As officials at Port Everglades and the Port of Palm Beach prepared to welcome Cuban counterparts from Cuba’s National Port Administration and sign Memoranda of Understanding (MOU) to build cooperation between their ports and Cuba, Gov. Scott made it clear he didn’t want Florida ports to make deals with Cuba.

Scott tweeted in English and Spanish, as the Miami Herald reported, “We cannot condone Raul Castro’s oppressive behavior,” and added that he’d ask “state legislators to cut off funding for any Florida ports that ‘enter into any agreement with [the] Cuban dictatorship.’”  This caused the knees of Port Everglades and Palm Beach to buckle; there, officials agreed to meet the Cuban delegation but not to sign the MOUs. And, as we report below, it had the same effect on the Port of Tampa, with a spokesperson even denying it ever planned to sign an MOU with Cuba to a reporter who filed a story with a copy of the agreement in his hands.

Yes, the Scott saga even comes with an alternative set of facts. As Paul Guzzo wrote, “The truth is, according to an internal document obtained by the Tampa Bay Times, Port Tampa Bay had already drawn up a memorandum, gotten approval from the federal office, circulated the word in maritime circles and garnered congratulations for its efforts.”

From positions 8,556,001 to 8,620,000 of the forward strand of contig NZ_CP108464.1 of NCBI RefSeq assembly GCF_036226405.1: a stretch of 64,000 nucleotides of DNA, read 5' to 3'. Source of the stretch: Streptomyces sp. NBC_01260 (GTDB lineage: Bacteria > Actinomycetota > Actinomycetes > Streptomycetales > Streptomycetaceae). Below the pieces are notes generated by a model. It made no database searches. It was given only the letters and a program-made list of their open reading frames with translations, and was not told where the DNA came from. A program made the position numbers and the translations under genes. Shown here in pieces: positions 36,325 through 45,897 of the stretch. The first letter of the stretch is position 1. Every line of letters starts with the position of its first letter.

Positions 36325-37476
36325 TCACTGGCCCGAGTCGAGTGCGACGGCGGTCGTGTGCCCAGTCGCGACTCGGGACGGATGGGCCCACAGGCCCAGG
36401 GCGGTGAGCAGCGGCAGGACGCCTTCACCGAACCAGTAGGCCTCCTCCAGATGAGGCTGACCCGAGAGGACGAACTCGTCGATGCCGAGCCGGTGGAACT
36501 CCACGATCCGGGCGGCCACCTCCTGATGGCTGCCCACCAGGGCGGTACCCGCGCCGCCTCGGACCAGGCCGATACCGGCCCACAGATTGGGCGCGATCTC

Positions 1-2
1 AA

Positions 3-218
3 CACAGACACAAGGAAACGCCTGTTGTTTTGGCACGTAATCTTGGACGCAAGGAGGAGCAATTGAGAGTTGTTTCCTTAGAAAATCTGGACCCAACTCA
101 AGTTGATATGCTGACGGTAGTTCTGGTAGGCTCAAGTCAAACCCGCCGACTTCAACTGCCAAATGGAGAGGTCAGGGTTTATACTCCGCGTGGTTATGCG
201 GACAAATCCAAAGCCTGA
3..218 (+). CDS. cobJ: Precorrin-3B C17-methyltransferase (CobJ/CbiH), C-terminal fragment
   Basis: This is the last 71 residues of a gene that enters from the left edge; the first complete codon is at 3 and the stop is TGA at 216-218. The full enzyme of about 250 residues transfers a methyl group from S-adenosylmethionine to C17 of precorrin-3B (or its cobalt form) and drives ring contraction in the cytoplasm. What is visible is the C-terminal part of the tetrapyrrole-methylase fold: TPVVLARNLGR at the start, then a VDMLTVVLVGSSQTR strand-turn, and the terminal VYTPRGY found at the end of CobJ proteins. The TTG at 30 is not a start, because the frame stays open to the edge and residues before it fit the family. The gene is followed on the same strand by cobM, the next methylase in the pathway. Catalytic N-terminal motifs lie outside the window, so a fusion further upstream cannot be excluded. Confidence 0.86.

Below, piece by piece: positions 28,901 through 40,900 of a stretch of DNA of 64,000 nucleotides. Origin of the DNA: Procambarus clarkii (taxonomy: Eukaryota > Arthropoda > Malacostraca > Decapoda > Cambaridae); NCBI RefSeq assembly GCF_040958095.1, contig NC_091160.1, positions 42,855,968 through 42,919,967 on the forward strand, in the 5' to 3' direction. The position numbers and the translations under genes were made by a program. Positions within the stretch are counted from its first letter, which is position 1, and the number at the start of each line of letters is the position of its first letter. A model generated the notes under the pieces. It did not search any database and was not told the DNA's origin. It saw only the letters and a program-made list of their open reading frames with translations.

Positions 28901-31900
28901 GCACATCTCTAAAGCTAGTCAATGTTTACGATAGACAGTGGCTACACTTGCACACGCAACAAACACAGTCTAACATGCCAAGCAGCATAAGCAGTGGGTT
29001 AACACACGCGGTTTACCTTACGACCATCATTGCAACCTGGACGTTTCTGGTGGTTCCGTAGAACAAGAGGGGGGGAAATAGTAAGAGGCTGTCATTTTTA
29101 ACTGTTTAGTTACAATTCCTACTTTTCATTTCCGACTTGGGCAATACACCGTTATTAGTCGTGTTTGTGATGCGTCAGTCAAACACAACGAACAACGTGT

Deciding, apparently, to enlarge rather than quell the problem, Scott put language in his budget, as the Miami Herald reported, that says no money can be “allocated to infrastructure projects that result in the expansion of trade with the Cuban dictatorship because of their continued human rights abuses.”

The Bradenton Herald slammed the governor for his “inconsistency” for supporting trade with China, and added that “Scott’s threat puts Florida at a competitive disadvantage to ports along the Gulf Coast, East Coast, Caribbean islands and Central America [which are] signing agreements with Cuba.”

We asked Dr. Michael Bustamante, a scholar at Florida International University, to interpret the Governor’s behavior. “It’s clear Governor Scott is returning to an old playbook, one in which U.S.-Cuba policy – or in this case Florida-Cuba policy – is a function of domestic politics, not national or state interests.”

The day Gov. Scott released his budget and doubled down on his investment in stopping bilateral trade with Cuba, the Miami Herald observed, “the first legal maritime shipment from Cuba to the U.S. in more than 50 years” had made its way to Miami-Dade County, after reaching Port Everglades the week before. It was two containers of “artisanal” Cuban charcoal. And more may be coming to a pizza oven near you, even if Governor Scott succeeds in sanctioning businesses in his own state, in the name of shutting down trade with Cuba.

What a circus.

This week, in Cuba news…

U.S.-Cuba Relations

Virginia, Alabama ports ink agreements with Cuba; Florida Governor doubles down on port funding threats